How to Build a Portable Cyclorama Wall

By Grahame Turner ; Updated September 15, 2017

Things Needed

  • 3/4-inch PVC pipe
  • Eight 3/4-inch PVC caps
  • Two 3/4-inch PVC T-junctions
  • Two 3/4-inch PVC X-junctions
  • PVC glue
  • Two 3/4-inch PVC elbows
  • Sheet of white fabric
  • Sewing machine
  • Two Velcro conversion straps
  • Two 3/4-inch PVC couplings
  • Gaffer's tape and weights
The cyclorama is also used in photo studios to stand behind models.

When you go to a concert or a stage production and see a large, blank backdrop behind the performers, you are looking at a cyclorama. Sometimes it is used to project a light show or video clips; sometimes it just creates a neutral backdrop for the performance. Whatever you may need a cyclorama for, you can make a simple, portable one quickly and fairly cheaply. You can also use a similar set-up for creating a green screen.

Cut eight 2-foot lengths of PVC pipe and two 2-inch lengths. These pieces will make up the feet of the cyclorama.

Attach a cap to the end of a 2-foot length. Repeat with three more pieces.

Dry-fit the foot into a T- and X-junction. Insert the 2-inch length into the straight side of a T-junction and a 2-foot capped length into the other end. Insert this into the X-junction, and fill the remaining three slots with another 2-foot length. This forms one of the feet of your frame.

Glue the pieces together. Repeat the steps to make a second foot.

Measure a length of PVC pipe for the width and length of the cyclorama, and cut the pieces. Make these pieces as wide and as tall as you need the cyclorama to be. You will have three pieces: one for the top and two for the sides.

Slide a coupling on a side piece. Repeat with the other coupling.

Dry-fit the frame together. Insert the top section into two PVC elbows. Insert the two sides into those elbows, then into the upturned T-junctions on the two feet. This creates the frame for your cyclorama. Make sure it is the right size and shape for your needs. If it isn't, trim the piece as needed.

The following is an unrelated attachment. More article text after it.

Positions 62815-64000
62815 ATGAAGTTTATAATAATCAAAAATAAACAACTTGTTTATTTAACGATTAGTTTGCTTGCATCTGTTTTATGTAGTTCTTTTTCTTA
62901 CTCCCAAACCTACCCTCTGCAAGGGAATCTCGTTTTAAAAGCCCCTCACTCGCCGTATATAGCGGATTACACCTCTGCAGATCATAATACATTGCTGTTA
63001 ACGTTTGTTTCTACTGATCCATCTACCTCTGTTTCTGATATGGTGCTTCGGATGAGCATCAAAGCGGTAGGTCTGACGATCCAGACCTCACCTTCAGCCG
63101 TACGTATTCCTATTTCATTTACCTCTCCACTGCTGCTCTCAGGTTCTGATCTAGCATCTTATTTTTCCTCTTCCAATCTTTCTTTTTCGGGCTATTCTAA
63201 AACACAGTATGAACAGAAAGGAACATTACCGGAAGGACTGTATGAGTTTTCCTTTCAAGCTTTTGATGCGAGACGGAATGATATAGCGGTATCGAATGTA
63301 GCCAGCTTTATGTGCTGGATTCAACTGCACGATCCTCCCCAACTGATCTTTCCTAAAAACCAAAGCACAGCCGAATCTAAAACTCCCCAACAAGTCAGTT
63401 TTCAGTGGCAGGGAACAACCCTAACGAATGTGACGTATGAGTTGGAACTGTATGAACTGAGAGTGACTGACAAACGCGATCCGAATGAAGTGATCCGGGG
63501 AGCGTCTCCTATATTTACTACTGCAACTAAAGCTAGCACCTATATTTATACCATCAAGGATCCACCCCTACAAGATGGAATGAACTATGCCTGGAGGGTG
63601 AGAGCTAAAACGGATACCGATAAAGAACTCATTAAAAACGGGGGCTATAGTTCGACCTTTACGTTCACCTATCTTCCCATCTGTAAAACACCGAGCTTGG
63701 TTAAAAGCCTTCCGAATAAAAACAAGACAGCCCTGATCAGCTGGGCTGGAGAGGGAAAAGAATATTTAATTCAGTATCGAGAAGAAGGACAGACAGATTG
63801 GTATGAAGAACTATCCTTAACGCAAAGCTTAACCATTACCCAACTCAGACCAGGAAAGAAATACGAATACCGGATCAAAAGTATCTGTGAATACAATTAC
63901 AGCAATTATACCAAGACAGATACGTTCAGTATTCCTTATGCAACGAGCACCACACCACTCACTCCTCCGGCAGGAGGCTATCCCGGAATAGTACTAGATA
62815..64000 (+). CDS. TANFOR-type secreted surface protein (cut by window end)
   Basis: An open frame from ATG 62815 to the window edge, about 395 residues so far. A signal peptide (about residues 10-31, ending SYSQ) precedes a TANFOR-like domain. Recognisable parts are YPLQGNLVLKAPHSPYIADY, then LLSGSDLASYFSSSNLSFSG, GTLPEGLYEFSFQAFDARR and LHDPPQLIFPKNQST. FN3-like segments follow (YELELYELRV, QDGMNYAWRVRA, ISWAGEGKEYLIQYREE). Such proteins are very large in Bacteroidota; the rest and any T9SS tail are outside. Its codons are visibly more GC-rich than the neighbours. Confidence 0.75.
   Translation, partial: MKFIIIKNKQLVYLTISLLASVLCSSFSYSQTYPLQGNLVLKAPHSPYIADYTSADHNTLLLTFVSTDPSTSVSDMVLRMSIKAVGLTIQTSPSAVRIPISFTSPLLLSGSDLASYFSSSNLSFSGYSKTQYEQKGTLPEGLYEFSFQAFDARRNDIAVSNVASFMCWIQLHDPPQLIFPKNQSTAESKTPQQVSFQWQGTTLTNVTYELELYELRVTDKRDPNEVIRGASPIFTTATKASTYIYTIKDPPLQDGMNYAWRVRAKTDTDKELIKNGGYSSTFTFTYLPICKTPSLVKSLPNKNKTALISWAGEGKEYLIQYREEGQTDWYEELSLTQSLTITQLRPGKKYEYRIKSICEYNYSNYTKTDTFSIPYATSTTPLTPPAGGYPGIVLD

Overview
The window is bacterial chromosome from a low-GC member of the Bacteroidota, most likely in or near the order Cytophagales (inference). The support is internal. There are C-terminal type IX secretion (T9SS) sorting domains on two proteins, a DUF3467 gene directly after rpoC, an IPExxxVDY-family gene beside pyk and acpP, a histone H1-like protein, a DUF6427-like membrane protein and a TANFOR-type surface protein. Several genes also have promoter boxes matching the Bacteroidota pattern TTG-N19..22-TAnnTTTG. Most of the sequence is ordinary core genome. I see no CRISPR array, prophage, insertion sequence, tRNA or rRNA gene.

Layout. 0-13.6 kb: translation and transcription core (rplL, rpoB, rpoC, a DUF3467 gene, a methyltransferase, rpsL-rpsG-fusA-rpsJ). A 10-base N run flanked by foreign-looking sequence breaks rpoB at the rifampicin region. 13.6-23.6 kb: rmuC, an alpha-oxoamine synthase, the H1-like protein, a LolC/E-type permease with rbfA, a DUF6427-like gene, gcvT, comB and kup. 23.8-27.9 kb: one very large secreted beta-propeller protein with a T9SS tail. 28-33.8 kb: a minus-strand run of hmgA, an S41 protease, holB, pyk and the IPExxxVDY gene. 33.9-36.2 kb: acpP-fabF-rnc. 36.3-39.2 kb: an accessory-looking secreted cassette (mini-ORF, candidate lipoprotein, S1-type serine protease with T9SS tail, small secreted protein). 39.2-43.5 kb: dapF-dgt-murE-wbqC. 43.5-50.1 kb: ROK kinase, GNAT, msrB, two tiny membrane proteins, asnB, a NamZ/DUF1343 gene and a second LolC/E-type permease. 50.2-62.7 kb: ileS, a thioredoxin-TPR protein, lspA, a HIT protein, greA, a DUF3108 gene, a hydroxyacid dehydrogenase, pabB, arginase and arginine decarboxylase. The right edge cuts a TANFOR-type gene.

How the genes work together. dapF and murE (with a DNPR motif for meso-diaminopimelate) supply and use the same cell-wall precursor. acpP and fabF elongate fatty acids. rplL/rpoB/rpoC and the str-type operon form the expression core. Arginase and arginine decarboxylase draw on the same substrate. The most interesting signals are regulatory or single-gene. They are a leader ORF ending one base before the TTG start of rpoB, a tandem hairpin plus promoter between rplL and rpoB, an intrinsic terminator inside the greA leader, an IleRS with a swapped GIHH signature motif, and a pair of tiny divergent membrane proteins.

Measure a piece of fabric so that it is precisely the height and width of the cyclorama. Add 1 inch to the width of the fabric screen and 1 foot to the height. Cut the piece of fabric to this size.

Fold the top foot of the sheet down. Sew 1/2-inch from the left side of the sheet to create a pocket. Repeat on the other side of the sheet. This becomes the top of your screen.

Flip the pocket inside out, and lay the sheet so that the pocket is facing up and at the top of your work area.

Measure 8 inches from the bottom of the sheet on the left and right sides. Sew Velcro or other hook-and-loop straps to this side so that half of the strap hangs off the side of the screen.

Slip the pocket over the top of the cyclorama frame. The fabric should be tight against the frame to hold the screen taut and hold the frame together without glue.

Lift the left-side coupling up to about 9 inches, and hold it in place. Attach the screen to the frame with Velcro or other hook-and-loop strips so that it is taut, then let the coupling fall to the bottom. Mark this position on the frame. Repeat on the other side.

Remove the screen.

Glue the couplings into place on the frame.

Take the frame apart and leave the glue to dry overnight.

Reassemble the frame, slide the fabric back over the top and attach the bottom into place with Velcro or hook-and-loop strips underneath the two couplings. Use gaffer's tape and weights to hold the feet in place. Place weights over the bottom edge of the screen to hold it in place.

Tip

When storing, fold the screen into a 4-foot square, collapse the frame and store the two feet underneath the fabric to prevent rips and tears. If your fabric tears, you will need to replace or patch it.

Warning

A torn sheet of fabric held taut may cause the rip to become larger. Inspect the sheets before hanging them for rips and tears, and patch or replace the sheet immediately.

About the Author

Grahame Turner has worked as a freelance writer since 2009 and a freelance reporter since 2010 for Wellesley Patch and Jamaica Plain Patch in Massachusetts. He also works part-time as a bookseller at the Northeastern University bookstore. He is a Northeastern University graduate with a Bachelor of Arts in English.